Population-based rates, risk factors and consequences of preterm births in South-Asia and sub-Saharan Africa: A multi-country prospective cohort study

Muhammad Imran Nisar, Sachiyo Yoshida

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Abstract

Background Preterm birth is the leading cause of neonatal deaths in low middle-income countries (LMICs), yet there exists a paucity of high-quality data from these countries. Most modelling estimates are based on studies using inaccurate methods of gestational age assessment. We aimed to fill this gap by measuring the population-based burden of preterm birth using early ultrasound dating in five countries in South-Asian and sub-Saharan Africa. Methods We identified women early in pregnancy (<20 weeks based on last menstrual period) by home visits every 2-3 months (except in Zambia where they were identified at antenatal care clinics) in 5 research sites in South-Asia and sub-Saharan Africa between July 2012 and September 2016. Trained sonographers performed an ultrasound scan for gestational age dating. Women were enrolled if they were 8-19 weeks pregnant on ultrasound. Women <8 weeks were rescheduled for repeat scans after 4 weeks, and identified women were followed through pregnancy until 6 weeks postpartum. Site-specific rates and proportions were calculated and a logistic regression model was used to predict the risk factors of preterm birth. Results Preterm birth rates ranged from 3.2% in Ghana to 15.7% in Pakistan. About 46% of all neonatal deaths occurred among preterm infants, 49% in South Asia and 40% in sub-Saharan Africa. Fourteen percent of all preterm infants died during the neonatal period. The mortality was 37.6% for early preterm babies (<34 weeks), 5.9% for late preterm babies (34 to <37 weeks), and 1.7% for term babies (37 to <42 weeks). Factors associated lower gestation at birth included South-Asian region (adjusted mean difference (Adj MD) = -6.2 days, 95% confidence interval (CI) = -5.5, -6.9), maternal morbidities (Adj MD = -3.4 days, 95% CI = -4.6, -2.2), multiple pregnancies (Adj MD = -17.8 days, 95% CI = -19.9, -15.8), adolescent pregnancy (Adj MD = -2.7 days, 95% CI = -3.7, -1.6) and lowest wealth quintile (Adj MD = 1.3 days, 95% CI = -2.4, -0.3). Conclusions Preterm birth rates are higher in South Asia than in sub-Saharan Africa and contribute to 49% and 40% of all neonatal deaths in the two regions, respectively. Adolescent pregnancy and maternal morbidities are modifiable risk factors associated with preterm birth.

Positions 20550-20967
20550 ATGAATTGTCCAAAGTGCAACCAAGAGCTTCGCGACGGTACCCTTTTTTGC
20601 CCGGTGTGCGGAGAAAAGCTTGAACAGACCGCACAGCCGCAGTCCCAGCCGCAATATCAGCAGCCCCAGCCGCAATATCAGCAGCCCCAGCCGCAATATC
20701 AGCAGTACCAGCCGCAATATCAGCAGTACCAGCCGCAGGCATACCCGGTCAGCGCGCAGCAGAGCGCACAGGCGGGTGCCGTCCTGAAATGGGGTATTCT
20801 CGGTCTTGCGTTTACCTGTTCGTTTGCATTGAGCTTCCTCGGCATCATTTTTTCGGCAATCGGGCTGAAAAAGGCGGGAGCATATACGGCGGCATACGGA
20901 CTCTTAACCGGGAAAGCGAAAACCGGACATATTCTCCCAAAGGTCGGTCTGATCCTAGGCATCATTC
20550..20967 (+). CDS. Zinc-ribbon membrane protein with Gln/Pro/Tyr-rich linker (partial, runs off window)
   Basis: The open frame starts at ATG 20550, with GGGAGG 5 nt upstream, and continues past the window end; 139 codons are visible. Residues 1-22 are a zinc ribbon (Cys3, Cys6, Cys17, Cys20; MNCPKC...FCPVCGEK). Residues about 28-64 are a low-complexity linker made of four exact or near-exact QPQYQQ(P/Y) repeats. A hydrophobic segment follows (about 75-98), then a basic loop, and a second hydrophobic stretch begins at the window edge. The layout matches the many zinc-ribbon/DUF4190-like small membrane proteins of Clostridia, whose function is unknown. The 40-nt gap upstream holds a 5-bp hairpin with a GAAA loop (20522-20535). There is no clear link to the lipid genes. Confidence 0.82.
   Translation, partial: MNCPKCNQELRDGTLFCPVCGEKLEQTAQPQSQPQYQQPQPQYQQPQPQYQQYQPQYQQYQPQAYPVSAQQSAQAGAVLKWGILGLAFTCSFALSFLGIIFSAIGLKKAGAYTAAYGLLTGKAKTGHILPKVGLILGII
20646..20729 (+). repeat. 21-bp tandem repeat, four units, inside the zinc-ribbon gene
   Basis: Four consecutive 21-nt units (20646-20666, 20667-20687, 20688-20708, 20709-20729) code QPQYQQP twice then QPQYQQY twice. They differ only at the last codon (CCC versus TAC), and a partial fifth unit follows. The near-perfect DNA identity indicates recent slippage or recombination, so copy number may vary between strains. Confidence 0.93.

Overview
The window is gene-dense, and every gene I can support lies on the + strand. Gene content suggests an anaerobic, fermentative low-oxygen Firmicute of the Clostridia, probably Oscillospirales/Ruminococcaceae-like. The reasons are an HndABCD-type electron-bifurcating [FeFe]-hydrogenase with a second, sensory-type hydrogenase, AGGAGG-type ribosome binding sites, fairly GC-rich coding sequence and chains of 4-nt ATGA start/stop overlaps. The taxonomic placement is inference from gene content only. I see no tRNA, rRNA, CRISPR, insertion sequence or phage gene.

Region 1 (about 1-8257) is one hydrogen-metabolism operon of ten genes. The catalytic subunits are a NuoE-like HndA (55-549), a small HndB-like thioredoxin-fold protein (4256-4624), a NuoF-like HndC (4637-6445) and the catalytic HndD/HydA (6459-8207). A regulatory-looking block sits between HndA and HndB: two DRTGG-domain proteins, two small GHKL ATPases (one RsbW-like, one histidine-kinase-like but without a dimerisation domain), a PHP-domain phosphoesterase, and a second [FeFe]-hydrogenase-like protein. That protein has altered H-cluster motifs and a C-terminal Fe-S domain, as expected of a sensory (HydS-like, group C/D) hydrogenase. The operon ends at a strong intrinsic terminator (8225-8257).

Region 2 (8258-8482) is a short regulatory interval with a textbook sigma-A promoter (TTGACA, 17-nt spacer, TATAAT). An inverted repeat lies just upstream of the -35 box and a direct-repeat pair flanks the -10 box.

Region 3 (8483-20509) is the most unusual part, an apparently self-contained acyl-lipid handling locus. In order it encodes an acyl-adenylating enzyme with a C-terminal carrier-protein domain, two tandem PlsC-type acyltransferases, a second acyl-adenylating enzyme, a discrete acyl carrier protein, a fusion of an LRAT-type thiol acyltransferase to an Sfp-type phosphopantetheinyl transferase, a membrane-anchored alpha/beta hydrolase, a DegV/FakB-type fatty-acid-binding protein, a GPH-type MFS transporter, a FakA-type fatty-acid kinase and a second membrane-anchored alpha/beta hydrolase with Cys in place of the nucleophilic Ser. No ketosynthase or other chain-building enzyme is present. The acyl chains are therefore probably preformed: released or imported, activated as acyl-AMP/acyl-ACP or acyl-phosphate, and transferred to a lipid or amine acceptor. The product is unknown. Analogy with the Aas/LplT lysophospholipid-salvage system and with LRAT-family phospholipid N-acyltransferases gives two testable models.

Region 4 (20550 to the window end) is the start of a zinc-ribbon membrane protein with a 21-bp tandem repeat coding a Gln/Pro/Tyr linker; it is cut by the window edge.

Original languageEnglish
Article number04011
JournalJournal of Global Health
Volume12
DOIs
Publication statusPublished - 2022

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